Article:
Antigua and Barbuda is a small country in the Caribbean that for years had a flourishing gambling industry.
A few years ago 5% of all Antiguans worked at gambling related companies. However, when the U.S. prevented the island from accessing their market the industry collapsed.
“What was once a multi-billion dollar industry in our country, employing almost 5% of our population has now shrunk to virtually nothing,” Antigua’s High Commissioner to London, Carl Roberts, said previously.
Hoping to rebuild the gambling business Antigua filed a dispute at the World Trade Organization (WTO), which they won.
In 2005 the WTO ruled that the US refusal to let Antiguan gambling companies access their market violated free-trade, as domestic companies were allowed to operate freely. In 2007 the WTO went a step further and granted Antigua the right to suspend U.S. copyrights up to $21 million annually.
TorrentFreak is informed by a source close to Antigua’s Government that the country now plans to capitalize on this option. The authorities want to launch a website selling U.S. media to customers worldwide, without compensating the makers.
The plan has been in the works for several months already and Antigua is ready to proceed once they have informed the WTO about their plan. Initially the island put the topic on the WTO meeting last month, but the U.S. blocked it from being discussed by arguing that the request was “untimely.”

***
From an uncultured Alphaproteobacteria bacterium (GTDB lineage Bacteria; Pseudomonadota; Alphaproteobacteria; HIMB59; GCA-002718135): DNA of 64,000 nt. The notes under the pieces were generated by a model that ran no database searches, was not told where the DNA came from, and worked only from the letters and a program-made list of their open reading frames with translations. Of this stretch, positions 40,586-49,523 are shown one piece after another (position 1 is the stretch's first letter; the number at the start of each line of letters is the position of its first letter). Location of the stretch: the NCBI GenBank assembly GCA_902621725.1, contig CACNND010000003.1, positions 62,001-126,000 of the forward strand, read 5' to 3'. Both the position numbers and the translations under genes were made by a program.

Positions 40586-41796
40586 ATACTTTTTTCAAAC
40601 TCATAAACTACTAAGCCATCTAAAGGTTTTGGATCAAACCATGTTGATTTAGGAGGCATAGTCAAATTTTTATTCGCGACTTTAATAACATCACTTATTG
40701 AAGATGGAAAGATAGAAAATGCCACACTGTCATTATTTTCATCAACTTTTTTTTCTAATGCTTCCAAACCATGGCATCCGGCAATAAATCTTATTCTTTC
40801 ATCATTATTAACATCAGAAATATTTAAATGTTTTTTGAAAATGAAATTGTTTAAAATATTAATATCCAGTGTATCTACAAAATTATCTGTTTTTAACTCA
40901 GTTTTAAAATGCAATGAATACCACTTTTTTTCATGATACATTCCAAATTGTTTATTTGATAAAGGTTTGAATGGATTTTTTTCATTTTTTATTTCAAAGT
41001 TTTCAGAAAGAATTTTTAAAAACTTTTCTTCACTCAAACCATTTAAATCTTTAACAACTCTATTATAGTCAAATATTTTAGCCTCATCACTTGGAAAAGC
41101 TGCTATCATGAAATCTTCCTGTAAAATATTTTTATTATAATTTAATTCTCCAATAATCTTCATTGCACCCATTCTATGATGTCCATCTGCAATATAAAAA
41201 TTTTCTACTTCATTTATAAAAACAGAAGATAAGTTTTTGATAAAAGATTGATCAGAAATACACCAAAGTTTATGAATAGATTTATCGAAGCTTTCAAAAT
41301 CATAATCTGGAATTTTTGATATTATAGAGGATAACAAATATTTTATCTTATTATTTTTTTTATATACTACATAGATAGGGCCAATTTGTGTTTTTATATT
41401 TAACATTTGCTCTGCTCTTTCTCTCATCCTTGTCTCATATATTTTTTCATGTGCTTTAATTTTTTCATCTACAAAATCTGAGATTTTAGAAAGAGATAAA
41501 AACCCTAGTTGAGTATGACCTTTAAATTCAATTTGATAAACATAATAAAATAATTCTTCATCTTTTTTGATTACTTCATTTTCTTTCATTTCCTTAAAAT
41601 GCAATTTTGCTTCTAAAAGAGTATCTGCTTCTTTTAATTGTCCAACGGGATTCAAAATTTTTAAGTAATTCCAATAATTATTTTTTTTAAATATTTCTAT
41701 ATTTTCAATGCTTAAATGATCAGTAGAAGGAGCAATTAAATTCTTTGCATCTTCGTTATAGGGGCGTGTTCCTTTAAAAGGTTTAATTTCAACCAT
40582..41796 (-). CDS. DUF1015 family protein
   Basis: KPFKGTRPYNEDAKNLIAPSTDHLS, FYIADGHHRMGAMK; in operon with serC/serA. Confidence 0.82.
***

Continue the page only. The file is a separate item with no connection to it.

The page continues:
This month Antigua will try again, and if they succeed their media hub is expected to launch soon after.
Antigua’s attorney Mark Mendel told TorrentFreak that he can’t reveal any details on the plans. However, he emphasized that the term “piracy” doesn’t apply here as the WTO has granted Antigua the right to suspend U.S. copyrights.
“There is no body in the world that can stop us from doing this, as we already have approval from the international governing body WTO,” Mendel told us.
TorrentFreak is in the process of obtaining details of the content to be offered and the prices to be charged. One option would be to ask users for $5 a month in return for unlimited access to U.S. media.
As predicted, the suggestion to suspend U.S. copyrights is already meeting resistance from United States authorities.
“If Antigua actually proceeds with a plan for its government to authorize the theft of intellectual property, it would only serve to hurt Antigua’s own interests,” the U.S warned in a letter to the WTO last month.
According to the letter Antigua will ruin their chances of getting a settlement should they approve a site that sels U.S. copyrighted goods without compensating the makers.
“Government-authorized piracy would undermine chances for a settlement that would provide real benefits to Antigua. It also would serve as a major impediment to foreign investment in the Antiguan economy, particularly in high-tech industries,” the U.S. added.
Antigua doesn’t appear to be impressed much by these threats and is continuing with its plan.
If the Antiguan media portal indeed launches, it will make headlines all across the world, which may result in the site becoming one of the larger authorized suppliers of U.S. media on the Internet.